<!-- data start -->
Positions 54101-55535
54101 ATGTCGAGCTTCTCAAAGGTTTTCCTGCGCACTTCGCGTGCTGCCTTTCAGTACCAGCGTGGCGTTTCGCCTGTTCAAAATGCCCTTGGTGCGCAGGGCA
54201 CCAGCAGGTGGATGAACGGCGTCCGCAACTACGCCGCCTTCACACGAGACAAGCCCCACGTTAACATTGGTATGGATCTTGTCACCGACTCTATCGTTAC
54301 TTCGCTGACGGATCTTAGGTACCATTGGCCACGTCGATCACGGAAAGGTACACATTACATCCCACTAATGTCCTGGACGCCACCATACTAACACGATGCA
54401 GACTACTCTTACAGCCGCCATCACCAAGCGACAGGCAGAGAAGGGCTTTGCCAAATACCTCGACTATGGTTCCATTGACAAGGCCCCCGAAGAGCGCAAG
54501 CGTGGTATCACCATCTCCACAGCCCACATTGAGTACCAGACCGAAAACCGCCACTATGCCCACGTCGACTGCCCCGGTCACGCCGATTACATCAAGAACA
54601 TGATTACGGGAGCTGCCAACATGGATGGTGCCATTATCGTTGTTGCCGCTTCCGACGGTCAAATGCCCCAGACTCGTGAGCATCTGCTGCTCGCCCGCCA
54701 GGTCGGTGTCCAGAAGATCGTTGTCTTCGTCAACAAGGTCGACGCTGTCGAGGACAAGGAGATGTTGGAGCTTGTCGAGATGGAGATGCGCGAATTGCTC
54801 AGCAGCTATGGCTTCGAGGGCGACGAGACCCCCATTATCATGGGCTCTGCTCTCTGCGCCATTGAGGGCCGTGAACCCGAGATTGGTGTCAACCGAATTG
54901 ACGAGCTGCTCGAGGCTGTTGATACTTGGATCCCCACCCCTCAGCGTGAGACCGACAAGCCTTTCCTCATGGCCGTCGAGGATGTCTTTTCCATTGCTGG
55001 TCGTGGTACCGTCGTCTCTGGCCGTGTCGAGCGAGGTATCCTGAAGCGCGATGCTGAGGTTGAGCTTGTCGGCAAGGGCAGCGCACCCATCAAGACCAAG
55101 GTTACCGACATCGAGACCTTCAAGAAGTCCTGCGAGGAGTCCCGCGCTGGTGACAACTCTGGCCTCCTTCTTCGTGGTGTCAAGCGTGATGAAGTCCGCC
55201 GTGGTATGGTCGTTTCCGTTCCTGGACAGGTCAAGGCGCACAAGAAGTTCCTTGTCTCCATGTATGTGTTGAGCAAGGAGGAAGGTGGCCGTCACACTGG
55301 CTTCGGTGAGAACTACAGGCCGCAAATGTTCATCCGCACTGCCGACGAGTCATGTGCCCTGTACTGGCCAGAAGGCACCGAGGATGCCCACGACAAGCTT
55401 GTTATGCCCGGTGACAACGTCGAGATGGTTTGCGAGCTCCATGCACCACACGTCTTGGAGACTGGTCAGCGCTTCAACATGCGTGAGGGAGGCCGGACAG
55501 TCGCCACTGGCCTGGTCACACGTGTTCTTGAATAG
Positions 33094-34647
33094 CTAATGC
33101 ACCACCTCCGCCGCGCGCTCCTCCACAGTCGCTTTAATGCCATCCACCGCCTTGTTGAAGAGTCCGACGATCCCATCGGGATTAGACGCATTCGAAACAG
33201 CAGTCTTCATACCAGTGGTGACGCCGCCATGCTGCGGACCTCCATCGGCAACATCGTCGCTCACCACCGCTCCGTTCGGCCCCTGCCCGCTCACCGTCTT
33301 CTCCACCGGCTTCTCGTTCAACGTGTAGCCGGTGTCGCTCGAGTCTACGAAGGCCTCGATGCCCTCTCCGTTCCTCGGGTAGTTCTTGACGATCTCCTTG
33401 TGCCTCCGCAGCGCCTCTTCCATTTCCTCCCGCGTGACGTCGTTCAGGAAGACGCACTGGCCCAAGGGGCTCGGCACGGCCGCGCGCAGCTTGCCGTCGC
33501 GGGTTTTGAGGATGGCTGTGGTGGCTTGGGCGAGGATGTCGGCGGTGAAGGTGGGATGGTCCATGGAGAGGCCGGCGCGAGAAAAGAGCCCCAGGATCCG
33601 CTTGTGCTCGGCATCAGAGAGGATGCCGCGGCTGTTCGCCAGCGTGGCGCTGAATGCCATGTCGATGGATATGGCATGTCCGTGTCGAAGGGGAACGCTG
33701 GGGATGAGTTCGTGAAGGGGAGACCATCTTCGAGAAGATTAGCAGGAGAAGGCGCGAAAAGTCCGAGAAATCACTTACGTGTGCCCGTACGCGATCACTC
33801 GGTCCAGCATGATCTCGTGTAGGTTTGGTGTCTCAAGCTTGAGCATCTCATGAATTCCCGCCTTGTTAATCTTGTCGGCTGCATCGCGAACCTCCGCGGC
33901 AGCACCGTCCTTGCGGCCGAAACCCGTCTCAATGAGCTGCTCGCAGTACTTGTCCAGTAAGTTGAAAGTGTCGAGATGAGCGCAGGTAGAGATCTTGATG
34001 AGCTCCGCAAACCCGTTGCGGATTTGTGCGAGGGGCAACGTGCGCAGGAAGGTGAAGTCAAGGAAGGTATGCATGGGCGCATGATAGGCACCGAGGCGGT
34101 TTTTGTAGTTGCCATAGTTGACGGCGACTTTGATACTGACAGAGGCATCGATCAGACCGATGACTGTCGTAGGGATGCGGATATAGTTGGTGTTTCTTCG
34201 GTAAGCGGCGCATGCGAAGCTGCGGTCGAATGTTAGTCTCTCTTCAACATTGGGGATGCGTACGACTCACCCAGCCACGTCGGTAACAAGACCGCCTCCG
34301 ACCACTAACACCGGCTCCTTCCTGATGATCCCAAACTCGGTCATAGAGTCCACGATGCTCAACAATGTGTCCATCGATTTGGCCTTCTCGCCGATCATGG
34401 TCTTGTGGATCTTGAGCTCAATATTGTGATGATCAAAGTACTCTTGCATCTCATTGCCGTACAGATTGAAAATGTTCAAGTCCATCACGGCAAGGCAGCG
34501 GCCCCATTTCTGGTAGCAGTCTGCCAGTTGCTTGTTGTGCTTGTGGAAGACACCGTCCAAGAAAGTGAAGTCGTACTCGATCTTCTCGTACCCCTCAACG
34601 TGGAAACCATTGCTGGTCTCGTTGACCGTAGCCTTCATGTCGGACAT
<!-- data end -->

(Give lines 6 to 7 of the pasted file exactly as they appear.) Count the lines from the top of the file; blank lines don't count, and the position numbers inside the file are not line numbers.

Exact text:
54501 CGTGGTATCACCATCTCCACAGCCCACATTGAGTACCAGACCGAAAACCGCCACTATGCCCACGTCGACTGCCCCGGTCACGCCGATTACATCAAGAACA
54601 TGATTACGGGAGCTGCCAACATGGATGGTGCCATTATCGTTGTTGCCGCTTCCGACGGTCAAATGCCCCAGACTCGTGAGCATCTGCTGCTCGCCCGCCA